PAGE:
award, Canadian Association for Teacher Education, education, Indigenous Research Methodology, Masters degree, research, teachers, thesis, university
Just a few days after finishing my Masters degree (back in late January), my thesis was nominated for an award. Two days ago, I heard back from the Canadian Association of Teacher Education notifying me that my thesis was chosen for one of the awards! I would like to thank my supervisor, Dr. Randy Wimmer, who provided guidance and support throughout my program; and once again thank my dearest friend, Felice Gladue who worked with me on this project and contributed her own stories and insights to the work!
There are a few reasons why this recognition award is so deeply gratifying and I thought I would share these with you:
All creative lives have seasons and we must learn to weather them. ~Julia Cameron
First, I remember back when I was a brand new graduate student, I had read a very inspiring article written by a Cree scholar named Willie Ermine. As I read the references, I saw that this article was actually an excerpt from his award-winning Masters thesis. At the time, I didn’t even know that a student could win an award for their dissertation. When I read ‘award-winning’, immediately there was a statement present in my mind: “I’m going to win an award.” It wasn’t a greedy, hungry for fame and accolades kind of statement. It was just a calm inner knowing. Like, “I’m going to have tuna for lunch.”
I read a quote somewhere that when you are attracted to a particular greatness in another human being (i.e. writing, or music, or skills in sports, or tight-rope walking), it is because you yourself are capable of this kind of greatness in your own being and in your unique expression in the world. As I worked on my thesis over the years, even when it was difficult at times, I always had this image in my mind of completing the work and winning an award.
What you react to in another, you strengthen in yourself ~Eckart Tolle
Second, just finishing this work was a major undertaking, culminating in five years of what felt like repeated ‘failed attempts’. I started as a full time student and then switched to part time in order to work. Over the next three years, I went through many dramatic life changes: a serious year-long illness, quitting my ‘stable’ job the the federal government, a separation and divorce, three moves (finally to this cabin!) and a few unsuccessful attempts at new relationships. In addition to these emotional adjustments, my thesis challenged the very core of who I was. I was writing from within an Indigenous Research Methodology, which meant that I couldn’t just write flowery words and phrases about my values and beliefs… I had to live them, and embody them in my research. This is the Indigenous way.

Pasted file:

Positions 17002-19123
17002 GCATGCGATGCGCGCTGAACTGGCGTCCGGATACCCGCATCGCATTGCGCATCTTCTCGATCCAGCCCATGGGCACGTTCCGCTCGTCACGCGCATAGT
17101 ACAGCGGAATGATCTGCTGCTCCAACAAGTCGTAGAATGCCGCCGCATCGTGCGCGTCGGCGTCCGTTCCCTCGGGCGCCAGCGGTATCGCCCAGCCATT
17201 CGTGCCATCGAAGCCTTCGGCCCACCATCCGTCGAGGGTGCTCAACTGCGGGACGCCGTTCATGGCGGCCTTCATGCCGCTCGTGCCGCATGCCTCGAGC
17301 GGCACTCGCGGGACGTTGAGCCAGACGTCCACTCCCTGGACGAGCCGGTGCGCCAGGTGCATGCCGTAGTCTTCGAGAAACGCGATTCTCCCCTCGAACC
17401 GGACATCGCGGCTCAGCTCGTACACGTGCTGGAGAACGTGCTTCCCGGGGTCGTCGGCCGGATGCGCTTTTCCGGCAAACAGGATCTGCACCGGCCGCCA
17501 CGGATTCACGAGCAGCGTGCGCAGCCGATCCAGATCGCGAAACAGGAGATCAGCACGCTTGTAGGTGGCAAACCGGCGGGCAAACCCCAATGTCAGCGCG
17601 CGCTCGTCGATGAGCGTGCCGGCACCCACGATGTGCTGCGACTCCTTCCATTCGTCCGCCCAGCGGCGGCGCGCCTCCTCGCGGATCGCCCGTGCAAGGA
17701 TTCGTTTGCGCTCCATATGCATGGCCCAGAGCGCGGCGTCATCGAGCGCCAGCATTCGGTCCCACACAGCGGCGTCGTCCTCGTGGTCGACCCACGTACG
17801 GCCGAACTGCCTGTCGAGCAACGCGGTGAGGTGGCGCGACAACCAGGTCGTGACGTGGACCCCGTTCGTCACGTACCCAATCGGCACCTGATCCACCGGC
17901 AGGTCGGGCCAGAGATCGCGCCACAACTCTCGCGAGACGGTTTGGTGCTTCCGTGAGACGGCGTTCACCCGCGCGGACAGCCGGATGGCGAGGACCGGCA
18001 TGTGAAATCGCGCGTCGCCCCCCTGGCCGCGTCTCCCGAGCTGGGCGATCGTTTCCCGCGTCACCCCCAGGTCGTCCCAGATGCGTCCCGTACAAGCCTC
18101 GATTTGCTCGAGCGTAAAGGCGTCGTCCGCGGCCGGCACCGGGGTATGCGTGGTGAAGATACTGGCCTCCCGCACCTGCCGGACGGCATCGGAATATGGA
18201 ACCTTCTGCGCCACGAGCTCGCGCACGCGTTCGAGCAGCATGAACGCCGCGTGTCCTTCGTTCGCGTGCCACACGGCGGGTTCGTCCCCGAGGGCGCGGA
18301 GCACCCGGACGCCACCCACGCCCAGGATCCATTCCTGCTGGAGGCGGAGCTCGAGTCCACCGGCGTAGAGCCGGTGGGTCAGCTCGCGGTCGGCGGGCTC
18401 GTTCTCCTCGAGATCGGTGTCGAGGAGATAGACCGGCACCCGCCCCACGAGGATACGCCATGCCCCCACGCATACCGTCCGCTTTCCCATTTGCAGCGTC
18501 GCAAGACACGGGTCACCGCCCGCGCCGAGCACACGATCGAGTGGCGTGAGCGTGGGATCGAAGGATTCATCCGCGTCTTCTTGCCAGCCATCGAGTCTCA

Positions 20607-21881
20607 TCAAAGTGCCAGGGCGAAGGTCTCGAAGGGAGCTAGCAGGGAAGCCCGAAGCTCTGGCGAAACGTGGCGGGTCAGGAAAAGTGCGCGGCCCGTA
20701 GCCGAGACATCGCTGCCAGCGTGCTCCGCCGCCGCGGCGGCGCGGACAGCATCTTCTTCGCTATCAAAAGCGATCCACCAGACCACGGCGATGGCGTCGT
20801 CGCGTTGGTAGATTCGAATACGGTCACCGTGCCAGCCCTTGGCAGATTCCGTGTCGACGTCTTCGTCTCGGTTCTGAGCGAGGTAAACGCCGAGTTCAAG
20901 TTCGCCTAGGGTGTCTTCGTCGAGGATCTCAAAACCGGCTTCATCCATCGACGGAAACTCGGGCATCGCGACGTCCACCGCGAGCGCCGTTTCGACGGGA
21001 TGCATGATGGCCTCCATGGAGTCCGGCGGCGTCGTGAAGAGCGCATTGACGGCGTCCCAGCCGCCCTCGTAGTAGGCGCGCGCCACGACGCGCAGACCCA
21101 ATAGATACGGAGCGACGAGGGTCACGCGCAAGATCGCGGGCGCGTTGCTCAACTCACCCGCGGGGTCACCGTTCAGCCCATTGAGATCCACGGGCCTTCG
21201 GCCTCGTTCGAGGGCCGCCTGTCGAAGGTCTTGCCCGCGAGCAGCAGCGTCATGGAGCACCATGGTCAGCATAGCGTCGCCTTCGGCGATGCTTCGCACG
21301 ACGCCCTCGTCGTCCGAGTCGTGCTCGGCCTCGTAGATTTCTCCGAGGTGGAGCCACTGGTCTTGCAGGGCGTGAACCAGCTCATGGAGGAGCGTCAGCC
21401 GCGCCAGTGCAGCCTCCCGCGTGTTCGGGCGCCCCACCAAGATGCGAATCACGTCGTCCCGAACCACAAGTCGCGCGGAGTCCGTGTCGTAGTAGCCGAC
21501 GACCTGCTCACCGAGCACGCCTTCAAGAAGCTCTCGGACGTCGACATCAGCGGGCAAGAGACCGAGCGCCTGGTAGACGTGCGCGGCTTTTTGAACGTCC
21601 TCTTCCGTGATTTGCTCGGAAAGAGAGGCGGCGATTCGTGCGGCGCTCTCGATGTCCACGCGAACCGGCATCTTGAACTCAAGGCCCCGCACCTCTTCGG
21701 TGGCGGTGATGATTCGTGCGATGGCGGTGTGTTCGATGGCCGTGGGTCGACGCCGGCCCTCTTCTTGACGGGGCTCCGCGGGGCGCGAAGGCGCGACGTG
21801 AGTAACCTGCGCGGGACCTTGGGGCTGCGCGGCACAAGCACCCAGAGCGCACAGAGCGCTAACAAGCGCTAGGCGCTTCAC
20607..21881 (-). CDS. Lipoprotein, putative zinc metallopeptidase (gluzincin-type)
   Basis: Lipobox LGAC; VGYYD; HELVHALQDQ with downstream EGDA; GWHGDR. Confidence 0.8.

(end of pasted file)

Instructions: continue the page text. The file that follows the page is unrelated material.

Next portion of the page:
I will write myself into well-being. ~Natalie Goldberg
So I had to figure out what this meant for me and it took a while for everything to finally crumble all around me. But when it did and the dust settled, I found myself here at the cabin surrounded by the stillness of the lake and natural world, which became just the medicine that I needed. I spent many days just sitting quietly in the woods. Finally one day, I just felt better! And in that moment, I simply stood up, sat down at my computer and began to rewrite my entire thesis until it was finished… Yes, it took five years in total to finish my program. But apparently, that was exactly the length of time it required for me to go through all of the emotional, intellectual and academic processes.
It may be when we no longer know what to do, we have come to the real work, and that when we no longer know which way to go, we have begun our real journey. ~Wendell Berry
Third, winning this award thrills me as I hope it will help further my goal of helping other Aboriginal teachers who may feel isolated or discouraged as I did when I was new. This work is written for those teachers (as well as non-Aboriginal teachers who are sympathetic to our unique issues and challenges) and perhaps the extra bit of attention that it receives from winning this award might help it get into the hands of those who might benefit from reading it. In fact, it is ‘the book I wished I had‘ when I was new and struggling. So, it now exists for someone else and I hope that it helps to bring health, healing, encouragement and empowerment to others!
In my life’s chain of events nothing was accidental. Everything happened according to an inner need. ~Hannah Senesh
I am not one to ‘toot my own horn’, but I wanted to share this bit of my life and struggle and finally… success! So many of you have written in with encouraging words and support. I have no doubt that many of you can identify with my personal struggle and those dark times when you just have to take it one day at a time, trusting that guidance and direction will appear eventually!
So along with this award, I raise a glass in celebration of our collective hopes, dreams, goals, passions and unique contributions to the world! I celebrate perseverance, commitment, courage, and self-expression. I celebrate life, surprises and miracles!
You already possess all the inner wisdom, strength and creativity needed to make your dreams come true. ~Susan Breathnach